Current Issues


STAP Street Furniture Program
Scenic Los Angeles opposed the City’s plans to install digital advertising screens in bus shelters throughout the city as part of its new street furniture program, citing safety, environmental, and aesthetic concerns. Read our latest update on the STAP program, which was approved by City Council on September 20, 2022.

METRO Transit Communications Program (TCN)
This deceptively named program represents a joint initiative between Metro and the City of LA to install 56 full-sized changing digital billboard structures in LA City, 34 of which will be “freeway-facing” and 22 additional structures that will be “non-freeway-facing” (on our City streets) to generate ad revenues to be split between the City and Metro.  The City has already entered into a Memorandum of Agreement (MOA) for the development of a TCN with Metro despite the fact that no public hearings have been held by the City, and before the completion of the environmental review under the California Environmental Quality Act. Read more about this program and how you can take action.

Interactive Kiosk Experience/IKE Smart Cities LLC
Scenic Los Angeles is closely tracking the city’s plan to install hundreds of digital ad structures on city sidewalks through the Interactive Kiosk Experience, or “IKE” program. IKE is being billed as a means of assisting tourists in navigating the city, yet it clearly presents an opportunity to put more unwanted digital ads in the public right of way. Read more about this issue and how you can take action.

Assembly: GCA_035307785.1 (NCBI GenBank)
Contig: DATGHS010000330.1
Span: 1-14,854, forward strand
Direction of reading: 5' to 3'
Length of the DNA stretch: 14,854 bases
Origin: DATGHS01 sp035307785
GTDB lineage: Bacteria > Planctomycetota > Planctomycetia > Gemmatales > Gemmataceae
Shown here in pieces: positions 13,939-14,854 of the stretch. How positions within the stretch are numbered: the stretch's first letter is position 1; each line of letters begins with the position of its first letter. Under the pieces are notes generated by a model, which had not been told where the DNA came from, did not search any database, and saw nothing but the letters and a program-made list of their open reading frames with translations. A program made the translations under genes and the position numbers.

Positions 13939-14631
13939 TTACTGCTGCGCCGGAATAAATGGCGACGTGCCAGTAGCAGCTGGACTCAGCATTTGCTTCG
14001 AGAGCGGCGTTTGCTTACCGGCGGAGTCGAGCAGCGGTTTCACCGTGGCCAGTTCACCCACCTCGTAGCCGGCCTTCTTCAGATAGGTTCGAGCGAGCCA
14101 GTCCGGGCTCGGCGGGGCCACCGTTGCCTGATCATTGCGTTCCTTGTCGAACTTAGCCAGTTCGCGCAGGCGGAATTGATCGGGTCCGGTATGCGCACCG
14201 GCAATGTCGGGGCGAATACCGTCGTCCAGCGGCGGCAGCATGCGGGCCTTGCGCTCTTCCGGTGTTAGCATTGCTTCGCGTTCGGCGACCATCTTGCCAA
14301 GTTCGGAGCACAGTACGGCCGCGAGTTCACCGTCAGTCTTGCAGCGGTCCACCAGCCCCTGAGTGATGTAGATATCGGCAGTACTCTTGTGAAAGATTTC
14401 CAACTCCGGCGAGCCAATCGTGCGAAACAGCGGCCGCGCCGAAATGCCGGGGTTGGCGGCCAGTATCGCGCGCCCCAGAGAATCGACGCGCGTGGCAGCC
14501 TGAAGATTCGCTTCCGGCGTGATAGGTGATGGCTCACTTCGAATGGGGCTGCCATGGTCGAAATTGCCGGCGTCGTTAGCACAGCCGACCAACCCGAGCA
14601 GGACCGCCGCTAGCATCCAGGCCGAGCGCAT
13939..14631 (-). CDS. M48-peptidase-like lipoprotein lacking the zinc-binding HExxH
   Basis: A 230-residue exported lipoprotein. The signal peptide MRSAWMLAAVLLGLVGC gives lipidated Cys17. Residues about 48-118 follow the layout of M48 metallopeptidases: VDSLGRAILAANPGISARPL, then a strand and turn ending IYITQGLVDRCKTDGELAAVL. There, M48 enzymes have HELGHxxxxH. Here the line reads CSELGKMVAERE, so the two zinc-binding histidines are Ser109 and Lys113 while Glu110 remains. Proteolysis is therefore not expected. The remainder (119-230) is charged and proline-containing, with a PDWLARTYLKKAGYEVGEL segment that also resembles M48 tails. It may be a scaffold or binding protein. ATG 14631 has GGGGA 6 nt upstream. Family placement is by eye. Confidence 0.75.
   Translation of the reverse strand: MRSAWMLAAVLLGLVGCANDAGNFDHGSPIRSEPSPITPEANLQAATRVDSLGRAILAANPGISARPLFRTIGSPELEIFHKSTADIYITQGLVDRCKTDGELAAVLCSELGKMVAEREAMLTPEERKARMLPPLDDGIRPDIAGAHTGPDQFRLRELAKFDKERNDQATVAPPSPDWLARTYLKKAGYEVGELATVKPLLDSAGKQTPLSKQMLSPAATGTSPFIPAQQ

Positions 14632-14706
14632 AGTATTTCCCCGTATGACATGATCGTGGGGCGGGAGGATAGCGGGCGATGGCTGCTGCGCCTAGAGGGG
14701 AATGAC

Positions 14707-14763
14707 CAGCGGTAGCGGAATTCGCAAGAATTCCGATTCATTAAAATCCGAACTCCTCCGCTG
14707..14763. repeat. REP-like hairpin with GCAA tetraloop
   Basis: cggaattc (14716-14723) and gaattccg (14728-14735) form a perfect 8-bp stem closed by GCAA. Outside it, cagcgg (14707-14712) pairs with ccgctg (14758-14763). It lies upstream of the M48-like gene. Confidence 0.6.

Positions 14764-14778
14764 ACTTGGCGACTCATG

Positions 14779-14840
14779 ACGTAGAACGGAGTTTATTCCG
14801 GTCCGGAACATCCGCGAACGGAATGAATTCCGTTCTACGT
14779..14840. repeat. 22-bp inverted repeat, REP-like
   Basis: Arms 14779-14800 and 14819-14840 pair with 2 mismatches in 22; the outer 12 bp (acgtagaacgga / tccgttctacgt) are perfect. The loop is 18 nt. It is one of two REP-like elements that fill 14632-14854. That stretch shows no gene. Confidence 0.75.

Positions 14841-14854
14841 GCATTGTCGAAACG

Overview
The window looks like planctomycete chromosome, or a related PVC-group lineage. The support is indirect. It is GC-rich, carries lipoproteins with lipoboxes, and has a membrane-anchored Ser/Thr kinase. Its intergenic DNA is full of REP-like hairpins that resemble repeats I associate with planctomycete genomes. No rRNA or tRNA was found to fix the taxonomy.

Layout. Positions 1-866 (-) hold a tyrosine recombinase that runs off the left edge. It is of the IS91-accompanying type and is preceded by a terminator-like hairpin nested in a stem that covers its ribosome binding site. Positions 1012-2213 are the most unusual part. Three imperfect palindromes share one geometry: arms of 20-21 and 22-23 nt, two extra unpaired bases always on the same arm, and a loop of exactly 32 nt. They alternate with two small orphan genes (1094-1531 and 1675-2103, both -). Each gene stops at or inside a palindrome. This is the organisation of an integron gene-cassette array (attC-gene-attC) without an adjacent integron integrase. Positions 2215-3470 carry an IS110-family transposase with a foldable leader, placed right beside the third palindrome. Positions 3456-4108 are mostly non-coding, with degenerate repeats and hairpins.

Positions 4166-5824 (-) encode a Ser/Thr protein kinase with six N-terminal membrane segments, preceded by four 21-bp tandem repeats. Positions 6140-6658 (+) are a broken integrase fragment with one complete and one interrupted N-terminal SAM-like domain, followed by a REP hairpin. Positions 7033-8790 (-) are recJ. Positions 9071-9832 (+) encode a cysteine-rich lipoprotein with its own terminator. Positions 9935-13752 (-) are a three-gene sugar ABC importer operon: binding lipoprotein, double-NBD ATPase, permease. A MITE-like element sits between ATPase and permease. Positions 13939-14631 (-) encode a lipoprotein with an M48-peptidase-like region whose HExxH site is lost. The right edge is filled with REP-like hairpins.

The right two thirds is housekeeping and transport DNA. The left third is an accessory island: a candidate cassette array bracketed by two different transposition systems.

Sign Ordinance
In 2009, the City Planning Department prepared a revised Sign Ordinance that would restrict new off-site signs to special sign districts within the 22 areas of the City zoned for high-intensity commercial use.  Subsequent amendments called for a mandatory “takedown” of existing billboards in exchange for new static or digital signs in those limited districts. The ordinance also greatly increased the penalties for erecting or maintaining unlawful signs. After numerous hearings and considerable public input, the City Planning Commission approved this ordinance in 2015. Known as Version B+ to distinguish it from earlier versions, updated in 2021, it is still pending in the City Council’s Planning and Land Use Management Committee.